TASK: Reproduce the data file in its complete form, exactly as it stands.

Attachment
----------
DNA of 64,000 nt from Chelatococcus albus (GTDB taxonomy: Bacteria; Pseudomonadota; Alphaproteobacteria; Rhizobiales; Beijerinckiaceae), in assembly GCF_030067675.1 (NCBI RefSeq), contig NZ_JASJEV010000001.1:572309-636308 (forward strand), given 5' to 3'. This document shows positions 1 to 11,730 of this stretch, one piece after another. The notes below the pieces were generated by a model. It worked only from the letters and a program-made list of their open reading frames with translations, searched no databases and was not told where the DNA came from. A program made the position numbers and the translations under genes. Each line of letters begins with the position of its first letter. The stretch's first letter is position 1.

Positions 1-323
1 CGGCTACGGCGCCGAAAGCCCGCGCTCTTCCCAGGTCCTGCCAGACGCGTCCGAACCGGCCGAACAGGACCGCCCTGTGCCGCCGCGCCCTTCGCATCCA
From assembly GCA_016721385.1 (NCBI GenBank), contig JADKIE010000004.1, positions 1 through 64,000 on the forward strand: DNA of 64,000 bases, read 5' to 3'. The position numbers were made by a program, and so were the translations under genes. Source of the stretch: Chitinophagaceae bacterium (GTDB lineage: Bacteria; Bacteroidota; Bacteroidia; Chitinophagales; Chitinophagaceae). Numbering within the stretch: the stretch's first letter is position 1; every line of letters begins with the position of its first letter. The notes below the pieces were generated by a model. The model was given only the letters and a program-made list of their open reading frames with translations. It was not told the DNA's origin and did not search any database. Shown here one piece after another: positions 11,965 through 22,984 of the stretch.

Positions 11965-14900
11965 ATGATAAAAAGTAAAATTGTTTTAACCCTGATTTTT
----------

DNA of 64,000 nt from Chelatococcus albus (GTDB taxonomy: Bacteria; Pseudomonadota; Alphaproteobacteria; Rhizobiales; Beijerinckiaceae), in assembly GCF_030067675.1 (NCBI RefSeq), contig NZ_JASJEV010000001.1:572309-636308 (forward strand), given 5' to 3'. This document shows positions 1 to 11,730 of this stretch, one piece after another. The notes below the pieces were generated by a model. It worked only from the letters and a program-made list of their open reading frames with translations, searched no databases and was not told where the DNA came from. A program made the position numbers and the translations under genes. Each line of letters begins with the position of its first letter. The stretch's first letter is position 1.

Positions 1-323
1 CGGCTACGGCGCCGAAAGCCCGCGCTCTTCCCAGGTCCTGCCAGACGCGTCCGAACCGGCCGAACAGGACCGCCCTGTGCCGCCGCGCCCTTCGCATCCA
From assembly GCA_016721385.1 (NCBI GenBank), contig JADKIE010000004.1, positions 1 through 64,000 on the forward strand: DNA of 64,000 bases, read 5' to 3'. The position numbers were made by a program, and so were the translations under genes. Source of the stretch: Chitinophagaceae bacterium (GTDB lineage: Bacteria; Bacteroidota; Bacteroidia; Chitinophagales; Chitinophagaceae). Numbering within the stretch: the stretch's first letter is position 1; every line of letters begins with the position of its first letter. The notes below the pieces were generated by a model. The model was given only the letters and a program-made list of their open reading frames with translations. It was not told the DNA's origin and did not search any database. Shown here one piece after another: positions 11,965 through 22,984 of the stretch.

Positions 11965-14900
11965 ATGATAAAAAGTAAAATTGTTTTAACCCTGATTTTT